Last Thursday marked a major milestone for the thousands of Londoners receiving their A Level, BTEC, T Level and other vocational and technical results. The class of 2023 have shown great perseverance and dedication to complete their studies despite cancelled GCSE exams, spiralling cost pressures and wider disruption to their schooling. They can be very proud of their attainments. The fact that almost one in three of London’s A Level cohort obtained an A or A* is all the more remarkable given the circumstances in which those grades were achieved.
The university admissions data for London tell a similarly positive story. Over 60,000 Londoners have secured a university place to date through the university and college admissions service (UCAS), with many weeks still to go during which thousands more will no doubt accept places. The numbers in London appear to have bucked the national trend, at least insofar as they have remained broadly in line with 2022. whereas they have fallen in other regions of England, as was predicted to due to changes to grading.
This is positive if not altogether unsurprising. Demand for university places among young Londoners has, after all, proven remarkably resilient in the wake of the pandemic and now amid the cost of living crisis. London Higher’s research, based on polling of the “Covid cohort” in late summer 2021, showed that the experiences of lockdowns, remote education and campus closures had done little to deter them from pursuing a place at university.
More recently, University College London’s COVID Social Mobility and Opportunities (COSMO) study, which is tracking the Covid cohort nationally to understand the pandemic’s impact on their future aspirations and life chances, found them to be more motivated than older generations to progress to higher education. For young Londoners university remains the destination of choice.
This should be welcome news from the perspective of the capital’s employers. Research suggests there will be 2.3 million vacancies at graduate level in the capital between now and 2035, and this demand for skilled talent can only be met if university entry rates remain at or above their current level. The Westminster government has a role to play here. Recently introduced proposals to impose student number caps on higher education courses (especially targeting programmes in the creative arts, humanities and social sciences) entirely disregard the needs of London’s economy, and must be urgently rethought by the next government if it is serious about improving productivity.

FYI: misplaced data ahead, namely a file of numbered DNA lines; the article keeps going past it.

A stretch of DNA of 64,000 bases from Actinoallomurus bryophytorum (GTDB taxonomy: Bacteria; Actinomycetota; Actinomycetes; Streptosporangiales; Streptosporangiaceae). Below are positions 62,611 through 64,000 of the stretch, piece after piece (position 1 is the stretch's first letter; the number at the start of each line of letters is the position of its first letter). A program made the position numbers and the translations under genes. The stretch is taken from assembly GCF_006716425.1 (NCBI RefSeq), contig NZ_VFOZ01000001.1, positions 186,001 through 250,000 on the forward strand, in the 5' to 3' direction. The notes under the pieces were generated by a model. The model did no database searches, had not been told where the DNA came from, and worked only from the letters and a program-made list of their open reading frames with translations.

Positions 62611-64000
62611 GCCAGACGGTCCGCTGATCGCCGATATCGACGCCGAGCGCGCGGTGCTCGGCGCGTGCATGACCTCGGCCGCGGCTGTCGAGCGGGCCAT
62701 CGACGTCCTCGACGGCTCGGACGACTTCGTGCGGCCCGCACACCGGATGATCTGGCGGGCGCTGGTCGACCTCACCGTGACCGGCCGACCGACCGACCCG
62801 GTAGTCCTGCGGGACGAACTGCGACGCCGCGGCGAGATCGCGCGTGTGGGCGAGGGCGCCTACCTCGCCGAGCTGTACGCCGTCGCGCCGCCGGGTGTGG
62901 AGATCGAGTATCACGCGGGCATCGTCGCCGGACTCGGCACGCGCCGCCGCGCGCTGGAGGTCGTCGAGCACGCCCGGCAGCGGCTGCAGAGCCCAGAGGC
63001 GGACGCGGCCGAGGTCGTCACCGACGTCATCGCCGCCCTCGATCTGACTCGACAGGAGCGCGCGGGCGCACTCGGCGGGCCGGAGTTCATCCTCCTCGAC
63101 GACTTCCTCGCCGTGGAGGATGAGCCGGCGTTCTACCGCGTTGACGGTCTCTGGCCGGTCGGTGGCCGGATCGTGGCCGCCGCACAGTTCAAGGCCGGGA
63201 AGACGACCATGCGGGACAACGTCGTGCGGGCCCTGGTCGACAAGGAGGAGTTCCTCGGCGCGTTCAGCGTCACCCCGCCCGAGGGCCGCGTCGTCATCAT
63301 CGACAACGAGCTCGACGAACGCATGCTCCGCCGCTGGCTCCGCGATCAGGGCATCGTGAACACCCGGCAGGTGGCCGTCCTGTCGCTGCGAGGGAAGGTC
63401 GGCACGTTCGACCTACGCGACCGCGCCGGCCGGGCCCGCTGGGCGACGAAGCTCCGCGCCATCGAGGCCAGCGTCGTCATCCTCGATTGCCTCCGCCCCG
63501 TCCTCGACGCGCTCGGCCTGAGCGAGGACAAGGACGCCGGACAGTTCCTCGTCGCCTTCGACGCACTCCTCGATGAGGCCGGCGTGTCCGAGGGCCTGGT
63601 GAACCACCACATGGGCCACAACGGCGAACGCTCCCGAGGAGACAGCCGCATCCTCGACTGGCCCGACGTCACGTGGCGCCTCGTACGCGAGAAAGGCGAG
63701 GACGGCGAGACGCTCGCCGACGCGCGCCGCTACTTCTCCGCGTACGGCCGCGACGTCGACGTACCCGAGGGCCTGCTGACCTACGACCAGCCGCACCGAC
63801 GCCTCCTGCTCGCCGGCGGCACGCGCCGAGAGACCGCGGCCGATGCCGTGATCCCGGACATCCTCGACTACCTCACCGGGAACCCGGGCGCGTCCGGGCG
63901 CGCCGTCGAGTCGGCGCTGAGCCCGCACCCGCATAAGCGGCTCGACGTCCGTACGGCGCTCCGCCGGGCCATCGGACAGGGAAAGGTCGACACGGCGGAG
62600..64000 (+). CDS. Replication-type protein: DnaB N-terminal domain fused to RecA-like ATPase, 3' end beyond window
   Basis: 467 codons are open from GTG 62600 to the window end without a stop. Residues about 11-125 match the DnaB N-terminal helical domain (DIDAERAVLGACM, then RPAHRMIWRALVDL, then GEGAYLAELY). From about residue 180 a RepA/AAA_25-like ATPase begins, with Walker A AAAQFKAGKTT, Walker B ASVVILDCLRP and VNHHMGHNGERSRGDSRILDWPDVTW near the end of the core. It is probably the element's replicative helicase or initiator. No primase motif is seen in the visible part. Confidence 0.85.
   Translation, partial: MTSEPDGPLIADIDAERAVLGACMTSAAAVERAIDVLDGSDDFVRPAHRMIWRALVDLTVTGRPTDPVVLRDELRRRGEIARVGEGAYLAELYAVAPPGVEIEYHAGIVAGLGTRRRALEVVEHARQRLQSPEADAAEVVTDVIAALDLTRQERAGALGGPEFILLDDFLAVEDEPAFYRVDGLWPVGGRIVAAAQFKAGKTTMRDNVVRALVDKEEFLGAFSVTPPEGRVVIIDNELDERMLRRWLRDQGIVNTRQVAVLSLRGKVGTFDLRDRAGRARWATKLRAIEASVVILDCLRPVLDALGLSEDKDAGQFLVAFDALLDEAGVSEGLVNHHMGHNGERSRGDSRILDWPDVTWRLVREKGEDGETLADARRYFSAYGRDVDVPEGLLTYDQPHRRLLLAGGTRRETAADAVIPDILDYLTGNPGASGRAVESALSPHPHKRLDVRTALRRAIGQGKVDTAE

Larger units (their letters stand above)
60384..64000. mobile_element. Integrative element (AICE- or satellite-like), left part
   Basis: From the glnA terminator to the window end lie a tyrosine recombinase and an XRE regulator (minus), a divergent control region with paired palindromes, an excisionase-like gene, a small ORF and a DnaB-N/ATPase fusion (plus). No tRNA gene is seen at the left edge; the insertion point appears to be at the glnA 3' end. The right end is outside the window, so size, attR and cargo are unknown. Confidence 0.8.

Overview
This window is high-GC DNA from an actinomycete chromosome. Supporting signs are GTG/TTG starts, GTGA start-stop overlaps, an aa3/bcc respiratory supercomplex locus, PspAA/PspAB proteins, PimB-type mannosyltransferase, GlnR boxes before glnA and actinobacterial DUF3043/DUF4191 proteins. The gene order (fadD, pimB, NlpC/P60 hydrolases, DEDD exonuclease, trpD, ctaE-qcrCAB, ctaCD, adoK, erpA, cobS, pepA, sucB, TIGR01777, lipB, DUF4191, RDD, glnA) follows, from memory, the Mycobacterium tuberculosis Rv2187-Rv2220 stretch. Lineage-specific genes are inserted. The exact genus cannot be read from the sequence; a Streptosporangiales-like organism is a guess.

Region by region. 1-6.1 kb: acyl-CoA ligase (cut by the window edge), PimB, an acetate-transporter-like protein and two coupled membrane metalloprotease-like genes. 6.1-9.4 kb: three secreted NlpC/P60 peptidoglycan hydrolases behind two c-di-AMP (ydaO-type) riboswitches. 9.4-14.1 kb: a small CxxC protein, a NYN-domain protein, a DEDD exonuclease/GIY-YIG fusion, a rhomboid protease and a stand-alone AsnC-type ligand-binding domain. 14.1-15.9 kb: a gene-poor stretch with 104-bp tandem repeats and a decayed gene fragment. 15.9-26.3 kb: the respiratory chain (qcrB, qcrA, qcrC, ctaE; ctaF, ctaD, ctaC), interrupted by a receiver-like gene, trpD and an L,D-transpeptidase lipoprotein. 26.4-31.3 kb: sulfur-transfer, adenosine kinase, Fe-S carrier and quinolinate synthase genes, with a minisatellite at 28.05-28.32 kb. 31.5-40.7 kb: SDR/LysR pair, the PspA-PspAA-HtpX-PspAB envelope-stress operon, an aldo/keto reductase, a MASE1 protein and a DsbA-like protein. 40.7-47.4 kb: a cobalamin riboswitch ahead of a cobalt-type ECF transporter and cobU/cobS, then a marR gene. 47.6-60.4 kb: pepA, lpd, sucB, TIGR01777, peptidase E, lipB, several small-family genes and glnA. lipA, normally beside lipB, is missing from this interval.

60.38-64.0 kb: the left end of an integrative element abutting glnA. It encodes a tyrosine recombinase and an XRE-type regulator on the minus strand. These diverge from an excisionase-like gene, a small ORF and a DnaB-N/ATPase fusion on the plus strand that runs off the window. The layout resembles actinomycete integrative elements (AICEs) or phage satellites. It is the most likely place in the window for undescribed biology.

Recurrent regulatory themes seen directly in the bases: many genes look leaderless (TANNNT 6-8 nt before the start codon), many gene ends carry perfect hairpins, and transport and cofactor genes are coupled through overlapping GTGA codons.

Employers would hardly disagree. Kingston University London (pictured) recently surveyed businesses across the country for its Future Skills report and found that the skills they say they need most are the higher-level critical thinking, team working and problem-solving abilities that sit at the heart of all undergraduate curricula – not just those in so-called “high priority” or STEM (science, technology, engineering and maths) subject areas.
We don’t yet have the data on university admissions for London by subject, but if admissions patterns broadly track 2022 trends (as they have done in other respects), we can expect nearly 40,000 UK students to be progressing to courses in the arts, humanities and social sciences in the city. These students represent a major part of the solution to its skills challenge. Their securing a university place should be celebrated as such.
Of course, we only have partial results data at this stage and there are a number of other trends to keep a watchful eye on as the clearing cycle progresses. For instance, it seems that the examinations regulator Ofqual’s “glide path” back to pre-pandemic grading has disproportionately impacted students from lower-income and underrepresented backgrounds, though we don’t yet know the extent of this. Some of this week’s media coverage has picked up on evidence of growing regional disparities, with London and the South East pulling away from other regions in rates of top-end attainment. How this has played out in London with respect to the attainment profiles of different groups of Londoners is not yet clear.
Similarly, we don’t yet know the exact destinations of the London cohort progressing to higher education, or who missed out – either on their preferred place or on a place altogether. UCAS says 91 per cent of university applicants nationally secured either their firm or insurance choice. If that is reflected in the capital, thousands of Londoners will be without a university offer.
This raises important questions about the higher education sector’s ability to absorb high rates of demand in a way that ensures all students, not just the most privileged or highest-attaining, can benefit from the opportunities afforded by university. By extension, we need to ensure enough is being done to signpost school and college leavers towards the full range of study pathways available in London, including vocational and technical routes, which have an equally important role to play in delivering on the Mayor’s Skills for Londoners vision.
We can expect to learn more, then, about the implications of A Level results day for London – and especially for social mobility in London – as clearing progresses. But in the meantime, we must congratulate students on their outstanding results in the face of considerable adversity. And we should look ahead with optimism to the future role they will play in sustaining London’s high-skill economy.
Dr Richard Boffey is Head of AccessHE, the widening participation division of London Higher. X/Twitter: London Higher. If you value On London and its writers, become a supporter or a paid subscriber to publisher and editor Dave Hill’s Substack. Thanks.